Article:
By Nekpen Osuan
Parenting is not an easy task, especially in a foreign country which shows little concern for foreign traditions. My father successfully took himself from poverty in rural Africa to the American middle class, and taught by example that values and work ethic are priceless. Though my father grew up without much formal education, his love and sacrifice has afforded me a life rich in consciousness, compassion, and conviction.
In order to be successful in America, my father accepted assimilation. This was a slow death he consciously embraced and often speaks about with mixed feelings. He was fully committed to the waning American dream. Today, I am grateful for my father’s sacrifices, both great and small. Even while being underestimated among privileged peers and despite the ignorant attitudes of some, my father is proud of his African accent, his midnight dark skin, and his successes. Being different did not deter him from his goals to provide and care for his American children whose dreams quickly became his own.
As a first-generation American, I always wanted to fit in. I was born with a strange name and was never permitted to modify it just to fit in. When I was teased for my “nappy” braids and bookish ways, my father would say that there were too many important stories in my identity to not have pride. Despite our poverty, I grew up with confidence and a strong sense of self. I was never truly aware of our meager means and now look back on my childhood with a great deal of gratitude for my upbringing.
In middle school I struggled with math but received constant support and assurance from my dad. I remember feeling guilty for having a scientific calculator stolen from my backpack at school. My father quickly replaced the calculator and never complained, though I knew the financial burden it caused for our struggling household. Despite my struggles in math, I found confidence to take on challenging courses and my father found affordable programs that provided me with support. I would go on to major in economics, earn a master’s degree in economics and education from Columbia University, and work as a data deputy for the 2012 presidential cycle. Today I am a financial analyst. Undoubtedly, without my father's reassurance and positive influence in my life, I would not be the person I am.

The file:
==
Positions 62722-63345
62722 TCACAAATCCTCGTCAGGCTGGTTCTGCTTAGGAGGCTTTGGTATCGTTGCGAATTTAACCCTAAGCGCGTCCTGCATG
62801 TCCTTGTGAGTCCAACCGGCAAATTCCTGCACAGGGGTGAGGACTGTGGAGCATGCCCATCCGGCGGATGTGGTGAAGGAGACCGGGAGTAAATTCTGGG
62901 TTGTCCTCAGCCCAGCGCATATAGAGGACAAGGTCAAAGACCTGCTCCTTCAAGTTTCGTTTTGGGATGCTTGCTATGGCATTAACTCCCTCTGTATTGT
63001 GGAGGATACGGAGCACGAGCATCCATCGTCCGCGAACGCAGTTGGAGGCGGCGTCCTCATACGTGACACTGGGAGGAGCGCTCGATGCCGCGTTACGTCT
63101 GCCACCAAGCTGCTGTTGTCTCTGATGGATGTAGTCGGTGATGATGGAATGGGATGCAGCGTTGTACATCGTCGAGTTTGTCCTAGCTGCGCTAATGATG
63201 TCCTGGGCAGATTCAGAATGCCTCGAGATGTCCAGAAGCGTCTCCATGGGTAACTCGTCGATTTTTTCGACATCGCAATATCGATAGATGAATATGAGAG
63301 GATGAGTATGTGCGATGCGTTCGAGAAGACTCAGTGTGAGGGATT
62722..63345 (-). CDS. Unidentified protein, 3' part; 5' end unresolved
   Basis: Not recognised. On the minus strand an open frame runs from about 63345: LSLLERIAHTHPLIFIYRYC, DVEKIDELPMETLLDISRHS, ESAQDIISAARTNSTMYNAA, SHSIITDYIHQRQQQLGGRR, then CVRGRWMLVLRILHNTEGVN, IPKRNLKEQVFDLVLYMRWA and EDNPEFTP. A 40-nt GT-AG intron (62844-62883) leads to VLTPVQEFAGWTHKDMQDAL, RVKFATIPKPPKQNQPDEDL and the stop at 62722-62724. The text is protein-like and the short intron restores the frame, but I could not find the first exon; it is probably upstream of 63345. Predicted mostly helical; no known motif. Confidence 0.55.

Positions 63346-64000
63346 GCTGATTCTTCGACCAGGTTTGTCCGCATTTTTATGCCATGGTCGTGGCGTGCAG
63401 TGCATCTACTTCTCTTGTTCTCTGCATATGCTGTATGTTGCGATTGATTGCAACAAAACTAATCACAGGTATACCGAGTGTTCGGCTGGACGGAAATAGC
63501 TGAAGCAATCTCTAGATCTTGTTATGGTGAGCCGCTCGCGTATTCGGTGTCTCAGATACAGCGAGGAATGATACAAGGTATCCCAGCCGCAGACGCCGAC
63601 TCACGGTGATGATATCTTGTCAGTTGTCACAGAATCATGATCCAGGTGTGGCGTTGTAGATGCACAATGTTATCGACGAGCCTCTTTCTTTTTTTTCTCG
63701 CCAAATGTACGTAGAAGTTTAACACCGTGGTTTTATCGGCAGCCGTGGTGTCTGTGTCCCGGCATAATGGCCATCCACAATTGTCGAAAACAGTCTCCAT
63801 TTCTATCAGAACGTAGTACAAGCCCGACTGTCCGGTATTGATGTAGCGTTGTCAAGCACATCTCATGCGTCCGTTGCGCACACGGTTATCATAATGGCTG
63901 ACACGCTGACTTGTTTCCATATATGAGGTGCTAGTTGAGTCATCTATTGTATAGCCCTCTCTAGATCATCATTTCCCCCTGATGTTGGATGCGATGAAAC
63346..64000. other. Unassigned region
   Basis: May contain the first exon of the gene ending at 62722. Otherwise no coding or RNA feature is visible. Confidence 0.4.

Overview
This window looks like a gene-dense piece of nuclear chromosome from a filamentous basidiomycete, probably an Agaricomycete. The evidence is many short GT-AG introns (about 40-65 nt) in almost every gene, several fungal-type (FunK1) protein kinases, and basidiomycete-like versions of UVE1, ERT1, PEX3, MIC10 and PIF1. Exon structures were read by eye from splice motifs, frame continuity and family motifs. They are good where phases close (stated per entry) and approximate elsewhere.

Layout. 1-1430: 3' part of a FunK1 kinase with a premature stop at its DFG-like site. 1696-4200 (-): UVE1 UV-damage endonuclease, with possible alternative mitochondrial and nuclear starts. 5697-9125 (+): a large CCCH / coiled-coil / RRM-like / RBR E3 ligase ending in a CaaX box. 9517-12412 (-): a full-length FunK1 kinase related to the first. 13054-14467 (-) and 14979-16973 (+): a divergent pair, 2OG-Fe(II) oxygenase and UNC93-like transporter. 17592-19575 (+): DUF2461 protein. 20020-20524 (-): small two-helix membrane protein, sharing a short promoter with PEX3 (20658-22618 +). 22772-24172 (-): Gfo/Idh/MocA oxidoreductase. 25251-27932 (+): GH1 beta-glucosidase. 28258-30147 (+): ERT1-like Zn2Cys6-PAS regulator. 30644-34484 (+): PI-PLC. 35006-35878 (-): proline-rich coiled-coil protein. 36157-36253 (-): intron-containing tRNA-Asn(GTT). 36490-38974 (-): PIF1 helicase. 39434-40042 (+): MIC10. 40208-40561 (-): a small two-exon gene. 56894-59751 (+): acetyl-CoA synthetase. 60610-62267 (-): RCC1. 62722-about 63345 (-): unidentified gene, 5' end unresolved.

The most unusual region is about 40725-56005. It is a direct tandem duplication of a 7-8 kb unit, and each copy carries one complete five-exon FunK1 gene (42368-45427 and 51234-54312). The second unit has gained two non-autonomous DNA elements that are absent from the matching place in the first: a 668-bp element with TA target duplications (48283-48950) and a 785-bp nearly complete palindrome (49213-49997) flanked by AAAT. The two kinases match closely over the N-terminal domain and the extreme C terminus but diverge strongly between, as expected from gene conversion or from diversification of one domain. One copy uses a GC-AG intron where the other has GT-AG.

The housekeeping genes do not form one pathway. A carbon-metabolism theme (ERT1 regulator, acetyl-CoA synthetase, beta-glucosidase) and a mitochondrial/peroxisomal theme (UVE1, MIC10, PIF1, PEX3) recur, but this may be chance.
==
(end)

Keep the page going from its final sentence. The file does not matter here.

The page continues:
My father worked two jobs to put me through college and even generously supported me in graduate school. My parents opted for a cheap apartment over getting a house—when they could have afforded it—and never asked for anything in return. They now joke that because of me they were spared from the housing bubble.
My father and I are closer friends now than when I grew up in his strict household. He jests about my childhood, saying, "What do you give your children in the land of endless consumption?" I reply with a smile, thousands of miles away, "Great things they can carry no matter where they go."
Thanks, dad—I am more grateful than words can express.
Nekpen Osuan is an analyst at the NYC Department of Education's Division of Finance and served as Deputy Data Director for a 2012 presidential campaign. She is passionate about education policy, civic engagement, and economic development and is a 2007 YP4 fellow.
This blog post is part of the Strong Families' first Papa's Day celebration. You can read more posts in the series on the Strong Families blog. Strong Families is a national initiative led by Forward Together. Our goal is to change the way people think, act and talk about families.